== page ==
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Harvey Nichols appoints advisers as lack of tourists hits business

Lauretta Roberts
24 August 2020

Harvey Nichols is reported to have appointed advisers from PwC as the COVID-19 crisis and lack of tourist footfall takes its toll on the business.

The luxury department store chain has reopened four of its eight UK and Ireland sites since lockdown in London's Knightsbridge, Edinburgh, Manchester and Leeds.

Reopening dates have yet to be announced for Dublin, Bristol, Birmingham and Liverpool. Its empire also includes the OXO Tower restaurant, which has also reopened.

According to The Sunday Times, PwC will be advising Harvey Nichols on the "viability of its store estate and financing requirements".

The department store has already advised its staff that it will be carrying out a number of redundancies but the scale of this exercise is not yet known.

In an email to staff last month CEO Manju Malhotra said the crisis could change the shape of the business and pledged that it would keep any job cuts to a minimum. “We value each of our employees and their contribution to the business and are doing everything we can to avoid or minimise the number of redundancies,” she said.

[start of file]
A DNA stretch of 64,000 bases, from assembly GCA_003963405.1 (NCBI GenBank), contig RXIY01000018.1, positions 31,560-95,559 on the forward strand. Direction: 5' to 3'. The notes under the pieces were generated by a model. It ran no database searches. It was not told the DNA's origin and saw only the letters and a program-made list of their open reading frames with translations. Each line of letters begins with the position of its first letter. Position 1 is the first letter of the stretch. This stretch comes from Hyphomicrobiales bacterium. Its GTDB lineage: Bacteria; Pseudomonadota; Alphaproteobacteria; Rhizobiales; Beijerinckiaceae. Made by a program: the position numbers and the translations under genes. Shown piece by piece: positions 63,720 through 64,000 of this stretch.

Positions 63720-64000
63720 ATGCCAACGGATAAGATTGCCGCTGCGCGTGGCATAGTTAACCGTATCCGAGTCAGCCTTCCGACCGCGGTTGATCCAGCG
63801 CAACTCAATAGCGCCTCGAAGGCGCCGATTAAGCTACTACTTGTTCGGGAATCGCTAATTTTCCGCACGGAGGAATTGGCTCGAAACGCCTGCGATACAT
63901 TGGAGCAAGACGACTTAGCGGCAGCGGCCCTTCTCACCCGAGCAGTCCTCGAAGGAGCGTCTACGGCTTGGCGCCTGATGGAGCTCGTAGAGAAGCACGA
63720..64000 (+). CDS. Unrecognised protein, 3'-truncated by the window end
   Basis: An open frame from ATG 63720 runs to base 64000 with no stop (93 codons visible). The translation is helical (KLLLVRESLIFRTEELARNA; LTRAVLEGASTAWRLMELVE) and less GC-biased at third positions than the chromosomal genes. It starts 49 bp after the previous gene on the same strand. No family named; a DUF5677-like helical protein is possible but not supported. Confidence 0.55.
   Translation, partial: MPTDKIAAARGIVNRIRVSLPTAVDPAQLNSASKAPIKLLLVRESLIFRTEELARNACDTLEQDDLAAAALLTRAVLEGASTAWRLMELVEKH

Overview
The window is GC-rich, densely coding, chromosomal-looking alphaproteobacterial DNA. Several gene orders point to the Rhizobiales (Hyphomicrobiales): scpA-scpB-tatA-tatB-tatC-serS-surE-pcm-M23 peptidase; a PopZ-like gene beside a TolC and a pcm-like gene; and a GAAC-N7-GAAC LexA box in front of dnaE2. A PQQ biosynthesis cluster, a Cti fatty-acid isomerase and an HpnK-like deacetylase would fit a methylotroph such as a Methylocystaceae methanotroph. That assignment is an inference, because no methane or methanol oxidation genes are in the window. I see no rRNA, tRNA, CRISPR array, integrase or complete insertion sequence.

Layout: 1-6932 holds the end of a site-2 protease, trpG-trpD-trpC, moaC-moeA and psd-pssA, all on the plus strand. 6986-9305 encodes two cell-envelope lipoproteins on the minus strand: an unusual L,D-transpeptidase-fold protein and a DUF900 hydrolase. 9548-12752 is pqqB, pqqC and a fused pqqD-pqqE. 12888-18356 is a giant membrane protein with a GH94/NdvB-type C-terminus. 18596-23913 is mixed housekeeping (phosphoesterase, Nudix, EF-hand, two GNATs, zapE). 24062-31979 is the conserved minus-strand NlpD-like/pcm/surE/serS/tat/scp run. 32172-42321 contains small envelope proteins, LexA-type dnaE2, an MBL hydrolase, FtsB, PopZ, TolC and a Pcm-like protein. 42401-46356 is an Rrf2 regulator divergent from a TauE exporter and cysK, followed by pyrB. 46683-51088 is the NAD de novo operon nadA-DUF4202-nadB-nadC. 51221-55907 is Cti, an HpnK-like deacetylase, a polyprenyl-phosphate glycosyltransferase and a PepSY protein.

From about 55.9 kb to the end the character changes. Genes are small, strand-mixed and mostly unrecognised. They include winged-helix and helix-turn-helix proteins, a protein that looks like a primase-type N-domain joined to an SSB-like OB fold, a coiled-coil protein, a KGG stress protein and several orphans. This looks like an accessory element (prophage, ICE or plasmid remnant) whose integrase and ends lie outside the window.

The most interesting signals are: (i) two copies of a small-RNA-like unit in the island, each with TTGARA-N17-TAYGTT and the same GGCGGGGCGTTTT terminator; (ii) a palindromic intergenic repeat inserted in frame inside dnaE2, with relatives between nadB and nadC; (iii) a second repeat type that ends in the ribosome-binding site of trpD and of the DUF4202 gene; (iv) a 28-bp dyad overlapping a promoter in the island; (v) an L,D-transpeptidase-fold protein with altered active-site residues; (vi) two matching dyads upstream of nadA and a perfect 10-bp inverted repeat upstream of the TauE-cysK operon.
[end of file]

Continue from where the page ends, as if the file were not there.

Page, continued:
Harvey Nichols employs around 1,500 staff and is far from alone, among the bid department stores, in having to make tough decisions.

Harrods is in the process of cutting 14% of its workforce, amounting to 750 jobs, while Selfridges had revealed it would be cutting 450 staff. Liberty is also believed to be in consultation with its staff.

The lack of tourism in central London, along with office workers staying at home, has meant the footfall in the centre of London has been hammered post lockdown with the luxury industry particularly badly hit.

Luxury industry trade body Walpole has written to culture secretary Oliver Dowden to urge the Government to step in and support the sector and do more to encourage tourists to return to the capital.

In the letter Walpole CEO Helen Brocklebank said: “The pandemic has caused on average a 60% decline in sector revenue over the first 6 months of the year and it faces grave economic consequences unless all potential economic levers are used to support a return to growth.”

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